The Digital Marketing Toolkit, Part 2: Analytics and Webmaster Tools

In the second article of our Digital Marketing Toolkit series, we will be taking a look at important analytic tools for digital marketers to gather data and dissect the performance of their websites’ marketing. Whether it’s tracking audience behavior or measuring the conversion path, digital marketers constantly reference data to make new decisions for their websites. Tools such as Google Analytics, Google Search Console, and Bing Webmaster Tools present this real-time data in useful ways and are constantly being updated with new features. While in our last article we took a look at features in the internet browser itself, these tools are website applications accessible with a user-created account.

Here is a basic overview of these essential web applications, and how they should be integrated into your digital marketing strategy. Like the last article, feel free to skip around as needed, as some of these features may be more useful or relevant to your business than others.

Google Analytics

Google Analytics is a web service that tracks and reports traffic to your website. After installing a script onto your site. it generates reports and metrics from the user data it tracks. This provides information on a visitor’s demographics, location, source, behavior, and conversions on the site. As the most used internet analytics service, Google Analytics offers a robust set of tools for digital marketers to analyze visitors to their site, and can be integrated with both Google services such as AdWords and Search Console and third-party web services like CRMs.

Audience and Remarketing

In order to market to your audience, you need to get to know your audience. Google Analytics’ Audience tab breaks down the demographics of visitors to your site based on factors such as age, gender, location, and what device or browser they are visiting the site on. A good digital marketer knows that they should tailor their content to not only their ideal user but also the actual users coming to their site. To aid with this, Google Analytics offers remarketing features such as integration with other Google services like AdWords and DoubleClick.


Google Analytics can also tell you whether visitors were directed to your site from typing in the URL, organically searching it, clicking on a paid ad, being referred from a different website or clicking on a social media link or email link. These are the different marketing channels by which people can access your site. Additionally, you can break them down by source, or what specific website they’re coming from, to determine which websites you should be targeting. Acquisition breakdowns can be immensely important to see where and how converting visitors are coming to your site.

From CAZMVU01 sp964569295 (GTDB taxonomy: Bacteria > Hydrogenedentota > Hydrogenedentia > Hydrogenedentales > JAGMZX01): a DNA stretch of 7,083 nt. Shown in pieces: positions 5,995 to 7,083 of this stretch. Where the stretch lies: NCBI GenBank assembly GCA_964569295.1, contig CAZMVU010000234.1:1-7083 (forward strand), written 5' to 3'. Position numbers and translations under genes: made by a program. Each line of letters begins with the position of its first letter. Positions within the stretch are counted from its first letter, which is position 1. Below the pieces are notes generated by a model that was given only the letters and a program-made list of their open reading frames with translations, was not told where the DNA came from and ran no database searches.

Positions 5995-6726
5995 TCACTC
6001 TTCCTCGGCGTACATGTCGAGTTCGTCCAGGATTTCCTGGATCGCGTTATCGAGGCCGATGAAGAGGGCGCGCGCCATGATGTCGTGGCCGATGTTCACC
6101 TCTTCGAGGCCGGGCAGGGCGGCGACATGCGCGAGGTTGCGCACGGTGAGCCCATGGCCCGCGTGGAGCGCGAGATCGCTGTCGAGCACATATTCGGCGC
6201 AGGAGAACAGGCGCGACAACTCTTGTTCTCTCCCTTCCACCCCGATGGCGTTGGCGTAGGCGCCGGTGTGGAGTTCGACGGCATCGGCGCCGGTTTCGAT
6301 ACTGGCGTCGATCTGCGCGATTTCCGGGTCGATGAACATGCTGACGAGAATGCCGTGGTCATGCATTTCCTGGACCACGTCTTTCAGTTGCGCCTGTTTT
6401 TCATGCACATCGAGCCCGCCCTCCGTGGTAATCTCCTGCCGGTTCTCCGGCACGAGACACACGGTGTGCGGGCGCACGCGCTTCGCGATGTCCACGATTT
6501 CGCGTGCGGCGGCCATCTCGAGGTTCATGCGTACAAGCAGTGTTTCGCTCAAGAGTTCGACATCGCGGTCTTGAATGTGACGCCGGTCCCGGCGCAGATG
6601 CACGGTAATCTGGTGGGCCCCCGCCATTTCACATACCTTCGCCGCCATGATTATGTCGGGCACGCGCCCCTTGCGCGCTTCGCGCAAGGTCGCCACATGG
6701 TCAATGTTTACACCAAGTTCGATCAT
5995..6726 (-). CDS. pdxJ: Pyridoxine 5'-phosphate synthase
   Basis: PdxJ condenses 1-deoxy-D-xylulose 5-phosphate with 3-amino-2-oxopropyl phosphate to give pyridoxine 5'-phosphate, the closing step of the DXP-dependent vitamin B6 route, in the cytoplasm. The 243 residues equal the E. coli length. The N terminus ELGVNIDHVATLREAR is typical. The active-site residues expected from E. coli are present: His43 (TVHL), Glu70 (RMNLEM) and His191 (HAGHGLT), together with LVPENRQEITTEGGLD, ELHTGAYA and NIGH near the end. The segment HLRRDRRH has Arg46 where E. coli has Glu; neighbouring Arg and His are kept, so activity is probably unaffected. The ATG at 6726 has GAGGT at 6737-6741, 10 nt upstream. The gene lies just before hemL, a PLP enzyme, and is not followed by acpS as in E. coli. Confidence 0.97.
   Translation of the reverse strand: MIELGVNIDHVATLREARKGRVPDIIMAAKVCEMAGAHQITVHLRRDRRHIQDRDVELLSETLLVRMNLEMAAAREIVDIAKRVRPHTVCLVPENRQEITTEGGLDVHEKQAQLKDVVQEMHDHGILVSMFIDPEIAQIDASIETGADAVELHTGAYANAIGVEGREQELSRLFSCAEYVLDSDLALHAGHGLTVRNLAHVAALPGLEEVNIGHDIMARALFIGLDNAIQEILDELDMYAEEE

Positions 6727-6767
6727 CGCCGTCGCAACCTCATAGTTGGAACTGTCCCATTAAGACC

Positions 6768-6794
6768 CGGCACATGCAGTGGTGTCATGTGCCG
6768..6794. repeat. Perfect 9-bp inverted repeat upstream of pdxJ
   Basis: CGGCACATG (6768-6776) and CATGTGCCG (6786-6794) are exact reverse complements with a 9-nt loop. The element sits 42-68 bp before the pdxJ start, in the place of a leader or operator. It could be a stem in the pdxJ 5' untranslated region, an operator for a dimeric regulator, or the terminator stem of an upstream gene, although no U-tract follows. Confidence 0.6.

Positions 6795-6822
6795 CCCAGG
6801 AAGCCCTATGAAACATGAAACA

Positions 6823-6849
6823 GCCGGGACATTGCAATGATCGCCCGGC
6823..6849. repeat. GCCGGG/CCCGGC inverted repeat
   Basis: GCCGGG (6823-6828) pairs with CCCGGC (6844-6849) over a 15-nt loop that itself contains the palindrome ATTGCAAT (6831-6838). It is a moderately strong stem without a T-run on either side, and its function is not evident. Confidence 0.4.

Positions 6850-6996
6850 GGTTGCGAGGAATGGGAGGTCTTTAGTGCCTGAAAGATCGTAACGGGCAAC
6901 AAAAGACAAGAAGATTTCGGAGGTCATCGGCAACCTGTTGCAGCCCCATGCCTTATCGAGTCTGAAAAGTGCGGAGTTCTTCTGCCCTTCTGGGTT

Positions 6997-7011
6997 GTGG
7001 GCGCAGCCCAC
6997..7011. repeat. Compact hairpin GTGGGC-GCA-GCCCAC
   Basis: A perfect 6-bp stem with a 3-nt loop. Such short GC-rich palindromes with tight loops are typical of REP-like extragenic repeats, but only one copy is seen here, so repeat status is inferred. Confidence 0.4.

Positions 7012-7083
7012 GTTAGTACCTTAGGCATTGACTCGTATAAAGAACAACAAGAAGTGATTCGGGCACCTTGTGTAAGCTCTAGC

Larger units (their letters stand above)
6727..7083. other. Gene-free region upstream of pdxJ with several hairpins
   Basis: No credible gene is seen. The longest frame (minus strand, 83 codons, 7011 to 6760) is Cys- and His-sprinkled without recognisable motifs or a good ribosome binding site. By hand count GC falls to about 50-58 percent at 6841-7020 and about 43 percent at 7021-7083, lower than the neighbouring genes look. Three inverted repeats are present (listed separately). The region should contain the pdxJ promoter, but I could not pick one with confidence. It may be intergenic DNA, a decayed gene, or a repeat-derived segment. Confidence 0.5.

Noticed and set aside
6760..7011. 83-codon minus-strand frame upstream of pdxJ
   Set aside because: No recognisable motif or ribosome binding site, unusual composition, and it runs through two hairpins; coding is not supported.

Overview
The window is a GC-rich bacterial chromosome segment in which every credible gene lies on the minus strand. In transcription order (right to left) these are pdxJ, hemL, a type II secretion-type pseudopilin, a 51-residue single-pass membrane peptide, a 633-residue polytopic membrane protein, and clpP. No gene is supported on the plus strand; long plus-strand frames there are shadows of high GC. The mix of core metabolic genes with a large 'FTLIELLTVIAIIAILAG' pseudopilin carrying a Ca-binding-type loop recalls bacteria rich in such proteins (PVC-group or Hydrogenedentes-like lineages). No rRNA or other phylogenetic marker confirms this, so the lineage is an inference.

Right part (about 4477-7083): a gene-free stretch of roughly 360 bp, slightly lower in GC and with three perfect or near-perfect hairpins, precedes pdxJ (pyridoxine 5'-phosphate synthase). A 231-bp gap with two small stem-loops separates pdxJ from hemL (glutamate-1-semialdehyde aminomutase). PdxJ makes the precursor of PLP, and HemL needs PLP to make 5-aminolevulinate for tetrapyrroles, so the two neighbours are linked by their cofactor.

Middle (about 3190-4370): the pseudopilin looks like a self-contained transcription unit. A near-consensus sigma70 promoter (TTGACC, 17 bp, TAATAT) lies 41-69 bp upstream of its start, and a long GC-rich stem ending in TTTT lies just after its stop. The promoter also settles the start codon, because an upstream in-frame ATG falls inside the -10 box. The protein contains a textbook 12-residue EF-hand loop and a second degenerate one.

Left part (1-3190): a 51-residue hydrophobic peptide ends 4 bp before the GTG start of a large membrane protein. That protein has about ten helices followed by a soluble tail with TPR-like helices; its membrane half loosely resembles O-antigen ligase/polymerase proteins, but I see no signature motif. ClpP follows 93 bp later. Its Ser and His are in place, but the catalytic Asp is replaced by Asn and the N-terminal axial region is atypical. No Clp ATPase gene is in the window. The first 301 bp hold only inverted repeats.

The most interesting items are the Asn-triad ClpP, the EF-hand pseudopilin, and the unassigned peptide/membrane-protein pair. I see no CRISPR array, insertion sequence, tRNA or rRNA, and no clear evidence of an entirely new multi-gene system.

Once a visitor lands on your site, Google Analytics can break down how long they’ve spent on the site (i.e. the length of their session), how many pages they visited, whether they are a returning visitor and their bounce rate (i.e. the percentage of visitors that immediately exited a page once it loaded). These metrics are provided on both a site-wide and per-page basis. Of particular importance are landing pages, which is the first page that a visitor sees upon arriving at the site. These pages can be custom-tailored to a user’s specific need and search query, and Google Analytics allows a digital marketer to see the efficacy of their landing pages.

The Behavior section also provides ways to analyze site speed and internal site search, as well as providing suggestions on how to improve these aspects of the site. Additionally, if HTML elements on a page have a certain Google Analytics code applied to them, they can be event tracked if a user interacts with them, such as clicking on a button or playing a video.


Conversions are perhaps the most important objective for a business owner’s website, as they are the most direct connection to leads and sales that Google Analytics can track. Goals are how Analytics tracks conversions, and goals can be defined as completed based on a user performing an event, visiting a page (such as a “thank you” page), duration of time spent on the site and visiting a minimum number of pages in a given session on the site.

Google Analytics offers various attribution models to credit different stages of the process in creating a conversion based on what a digital marketer is trying to accomplish. For instance, a Last Interaction model credits the last touchpoint with all of the credit for a conversion, which might be useful for a campaign focused strictly on closing leads. A Linear model credits all stages equally, which helps a campaign wanting to evaluate all steps in a potential customer’s buying cycle.

Ecommerce tracking can also be implemented to track more specific monetary values like sales, purchase quantities, and billing locations. Google Analytics also allows for different funnel visualizations, which provide a more detailed breakdown of the paths users take before and during their time visiting the site, with the end of the funnel being a goal.

Other Tools

Google Analytics offers a data import feature for digital marketers using non-Google products to track their data. This allows Google Analytics to become a central hub to view and analyze all of your data for your website. All of this data can be generated into custom reports analyzing different dimensions and metrics of the data.

One more useful feature is Google Analytics’ integration with Google campaign tags. Campaign tags can be added to URLs of links to your site, letting you track exactly which campaign name, source, medium, keywords, and content led to a visitor coming to your website. These tags can be searched and sorted in Google Analytics to further breakdown acquisition data. You can find a useful URL builder here to add campaign tags to your URLs.

Google Search Console